If you were to brainstorm regarding those with the tightest flow in the country, Dialectrix would be at the pointy end of the shortlist undoubtedly.
If you were to brainstorm regarding those with the tightest flow in the country, Dialectrix would be at the pointy end of the shortlist undoubtedly. The Sydney MC impressed many with his debut LP Cycles Of Survival in 2008. Bar after bar of razor-sharp diction characterised the classy debut. Dialectrix [real name Ryan Leaf] has since become a household name for your regular Aussie rap fan after Cycles Of Survival (2008) and consolidated public kudos with his second full-length offering Audio Projectile released on September 17.
Dialectrix renders a little more insight into the new disc and how it differs from Cycles Of Survival.
“Plutonic Lab produced the whole thing and all of the production and recording took place at Plutonic Labs studio in Footscray. Audio Projectile differs from my first solo album significantly and it is quite a dense album in comparison. Cycles Of Survival was written at a strange time period of my life where I was seeking stability in a lot of ways and that was reflected in that album. Cycles had a conventional, intelligible quality to it which suited me at that time.” He now set’s out the volatile qualities of the new record that make it such a different creature to what preceded it, “Audio Projectile is more experimental and diverse. But at the same time I think its sound is very traditional.”
The experimentation present on Audio Projectile is no more apparent than in Dialectrix’s rejuvenated rhyme patterns and delivery. Having essentially perfected a metrically sound fast rap approach, it makes perfect sense that the man would be eager to take things to another level. He describes the progression, “Changing my style of writing and delivery has been an incredibly difficult task. My first recordings that I ever did years ago were sloppy, messy and out of place.
As I grew as a lyricist and a vocalist I learnt techniques on how to tighten it all up, you learn different mechanisms of writing and recording which help what you’re doing to become seamless and metrically perfect.” He now laments his quest for perfect rap diction, “But, with that, I found that the more you perfect something the more boring and robotic it all becomes. I wanted to try and enhance my character to what I was doing essentially, some people call that ‘swagger’ but that is a term that I hate! It’s more just growing as a vocalist.”
Many around the country have been singing Dialectrix’s praises for some time now. So does this acclaim transfer any additional considerations when it comes time to pen new material? “When I take other peoples point of view into account (even my closest peers) I tend to get very confused! Everyone has their own definition of what is good, bad, skilled or shit, if I start thinking about what people want or expect I start to get a whole lot of conflicting ideas and think too much about shit. In the end my own expectations are always more daunting than anyone else’s and that drives me more than any public expectation.”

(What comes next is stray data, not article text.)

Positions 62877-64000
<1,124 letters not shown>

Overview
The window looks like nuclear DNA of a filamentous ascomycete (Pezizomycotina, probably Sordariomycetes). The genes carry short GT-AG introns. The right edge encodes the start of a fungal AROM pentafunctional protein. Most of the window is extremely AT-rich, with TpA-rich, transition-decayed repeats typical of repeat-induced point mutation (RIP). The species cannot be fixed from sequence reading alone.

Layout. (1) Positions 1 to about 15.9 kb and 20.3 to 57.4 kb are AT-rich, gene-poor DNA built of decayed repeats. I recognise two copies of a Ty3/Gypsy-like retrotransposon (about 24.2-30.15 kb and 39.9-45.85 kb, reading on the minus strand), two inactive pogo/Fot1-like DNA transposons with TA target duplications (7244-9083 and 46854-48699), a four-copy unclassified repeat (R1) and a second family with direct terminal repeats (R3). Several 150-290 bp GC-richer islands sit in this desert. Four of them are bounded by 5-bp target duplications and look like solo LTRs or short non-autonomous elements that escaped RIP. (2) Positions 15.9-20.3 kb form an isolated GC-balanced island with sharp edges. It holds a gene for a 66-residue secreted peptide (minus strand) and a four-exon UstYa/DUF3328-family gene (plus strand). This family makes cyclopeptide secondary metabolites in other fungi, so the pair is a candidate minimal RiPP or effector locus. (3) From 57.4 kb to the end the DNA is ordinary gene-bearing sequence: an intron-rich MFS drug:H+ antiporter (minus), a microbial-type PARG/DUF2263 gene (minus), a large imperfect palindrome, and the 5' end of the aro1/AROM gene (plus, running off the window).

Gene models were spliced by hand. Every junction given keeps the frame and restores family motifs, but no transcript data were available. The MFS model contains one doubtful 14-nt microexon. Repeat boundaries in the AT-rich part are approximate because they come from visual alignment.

Listening to the depth of some of the concepts Dialectrix speaks about on the record, it hardly comes as a surprise that the man is constantly mulling things over. Fly On The Wall in particular is a delightfully cryptic account of financial difficulties amongst other things. Dialectrix explains the ideas behind the lyrics, “Basically I had a stint of severe poverty due to a family tragedy at that time I was working on the most affluent properties in this country as a tradesman. I came up with an idea to tell a story from the perspective of a fly and draw parallels to the whole ‘bottom of the food chain’ thing in respect to the working class and their role from an economic stand point.” The resonance of the subject matter clings to the words like dew on a spring morning, “The song is complicated and was written at an immensely emotional time for me. It was a cryptic way to express my feelings toward class distinction and was the hardest song I have ever written.”
With so much intrigue and mystique throughout the words and sounds, the title Fly On The Wall seems to be a simple enough statement. Dialectrix articulates the train of thought behind the title, “The title came from an image idea Pluto had for the cover of the album…that being a kid throwing a brick through a window, I then took one of the spare instrumentals and wrote around that concept and then the track and title fell into place [although the front cover idea eventually changed].”
Dialectrix [AUS] plays Obese Block Party feat. Mantra, Illy, M-Phazes and some of the best in the Aussie Hip-hop establishment at The Palace Theatre on Friday October 8. The new album Audio Projectile is out now on Obese Records.